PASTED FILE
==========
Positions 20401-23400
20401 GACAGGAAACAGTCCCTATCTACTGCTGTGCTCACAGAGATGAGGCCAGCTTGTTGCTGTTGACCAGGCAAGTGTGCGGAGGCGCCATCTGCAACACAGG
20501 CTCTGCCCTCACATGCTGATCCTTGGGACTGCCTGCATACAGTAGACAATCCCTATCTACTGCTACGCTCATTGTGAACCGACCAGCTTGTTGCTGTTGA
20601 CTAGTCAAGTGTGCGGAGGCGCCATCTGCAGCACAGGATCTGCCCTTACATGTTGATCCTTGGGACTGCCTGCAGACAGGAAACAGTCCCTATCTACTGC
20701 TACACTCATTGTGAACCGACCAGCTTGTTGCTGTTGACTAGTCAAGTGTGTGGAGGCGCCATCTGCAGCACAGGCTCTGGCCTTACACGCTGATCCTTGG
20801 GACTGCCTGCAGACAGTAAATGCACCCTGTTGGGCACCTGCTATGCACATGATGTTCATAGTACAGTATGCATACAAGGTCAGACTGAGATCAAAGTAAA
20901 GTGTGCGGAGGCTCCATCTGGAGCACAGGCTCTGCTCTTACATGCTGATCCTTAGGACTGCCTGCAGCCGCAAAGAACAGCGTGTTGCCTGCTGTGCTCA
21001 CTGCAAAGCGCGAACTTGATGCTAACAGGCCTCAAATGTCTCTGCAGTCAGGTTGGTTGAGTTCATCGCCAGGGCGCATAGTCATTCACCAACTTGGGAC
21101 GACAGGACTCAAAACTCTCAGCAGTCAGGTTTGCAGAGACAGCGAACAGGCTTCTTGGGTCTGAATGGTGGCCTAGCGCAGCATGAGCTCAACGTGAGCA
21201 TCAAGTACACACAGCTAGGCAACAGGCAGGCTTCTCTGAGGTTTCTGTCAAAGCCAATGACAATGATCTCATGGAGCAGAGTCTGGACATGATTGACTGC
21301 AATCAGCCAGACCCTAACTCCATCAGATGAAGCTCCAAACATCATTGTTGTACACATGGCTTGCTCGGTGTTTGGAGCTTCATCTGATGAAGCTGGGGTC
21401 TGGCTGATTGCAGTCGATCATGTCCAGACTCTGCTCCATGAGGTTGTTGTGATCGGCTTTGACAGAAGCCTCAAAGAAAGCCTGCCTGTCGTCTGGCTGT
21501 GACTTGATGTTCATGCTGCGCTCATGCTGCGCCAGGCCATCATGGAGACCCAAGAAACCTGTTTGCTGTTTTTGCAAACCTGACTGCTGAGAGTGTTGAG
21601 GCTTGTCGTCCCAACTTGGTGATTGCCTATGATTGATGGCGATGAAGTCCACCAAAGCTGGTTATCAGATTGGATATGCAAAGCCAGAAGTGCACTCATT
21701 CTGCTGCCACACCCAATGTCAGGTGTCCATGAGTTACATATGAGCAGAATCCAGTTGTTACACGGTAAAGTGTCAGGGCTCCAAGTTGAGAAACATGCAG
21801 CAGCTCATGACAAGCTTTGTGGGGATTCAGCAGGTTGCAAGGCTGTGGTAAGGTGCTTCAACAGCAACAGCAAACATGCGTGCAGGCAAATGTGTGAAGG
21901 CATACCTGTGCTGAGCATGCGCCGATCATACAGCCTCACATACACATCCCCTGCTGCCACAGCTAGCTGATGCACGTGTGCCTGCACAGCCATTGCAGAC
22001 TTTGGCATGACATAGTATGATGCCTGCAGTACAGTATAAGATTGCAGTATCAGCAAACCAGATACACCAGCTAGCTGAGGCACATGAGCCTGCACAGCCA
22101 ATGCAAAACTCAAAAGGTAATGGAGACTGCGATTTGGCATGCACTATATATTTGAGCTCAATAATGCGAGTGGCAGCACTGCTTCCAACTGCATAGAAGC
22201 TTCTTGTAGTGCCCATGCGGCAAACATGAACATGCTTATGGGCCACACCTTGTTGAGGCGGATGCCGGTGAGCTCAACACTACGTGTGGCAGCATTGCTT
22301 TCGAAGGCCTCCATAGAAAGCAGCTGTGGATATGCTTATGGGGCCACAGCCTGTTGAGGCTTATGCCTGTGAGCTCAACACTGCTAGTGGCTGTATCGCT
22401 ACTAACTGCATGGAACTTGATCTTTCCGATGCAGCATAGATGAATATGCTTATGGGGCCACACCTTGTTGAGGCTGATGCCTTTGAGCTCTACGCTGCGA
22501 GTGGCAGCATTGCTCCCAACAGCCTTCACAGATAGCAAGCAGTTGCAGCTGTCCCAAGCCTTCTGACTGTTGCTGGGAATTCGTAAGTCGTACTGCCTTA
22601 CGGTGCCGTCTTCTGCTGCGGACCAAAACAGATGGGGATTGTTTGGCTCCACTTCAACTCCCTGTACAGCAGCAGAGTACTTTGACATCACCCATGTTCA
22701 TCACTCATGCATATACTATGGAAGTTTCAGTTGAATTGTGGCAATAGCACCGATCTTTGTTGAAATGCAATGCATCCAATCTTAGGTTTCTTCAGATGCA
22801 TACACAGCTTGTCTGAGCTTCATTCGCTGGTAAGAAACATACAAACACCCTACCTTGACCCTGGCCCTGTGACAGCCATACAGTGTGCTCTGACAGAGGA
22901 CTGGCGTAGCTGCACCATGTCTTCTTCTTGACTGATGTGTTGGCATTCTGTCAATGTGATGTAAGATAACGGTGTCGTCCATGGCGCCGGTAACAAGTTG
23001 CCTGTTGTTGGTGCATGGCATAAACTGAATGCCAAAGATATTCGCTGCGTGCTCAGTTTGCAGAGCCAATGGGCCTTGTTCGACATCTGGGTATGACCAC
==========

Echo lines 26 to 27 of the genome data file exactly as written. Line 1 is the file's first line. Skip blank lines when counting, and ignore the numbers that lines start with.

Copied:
22801 TACACAGCTTGTCTGAGCTTCATTCGCTGGTAAGAAACATACAAACACCCTACCTTGACCCTGGCCCTGTGACAGCCATACAGTGTGCTCTGACAGAGGA
22901 CTGGCGTAGCTGCACCATGTCTTCTTCTTGACTGATGTGTTGGCATTCTGTCAATGTGATGTAAGATAACGGTGTCGTCCATGGCGCCGGTAACAAGTTG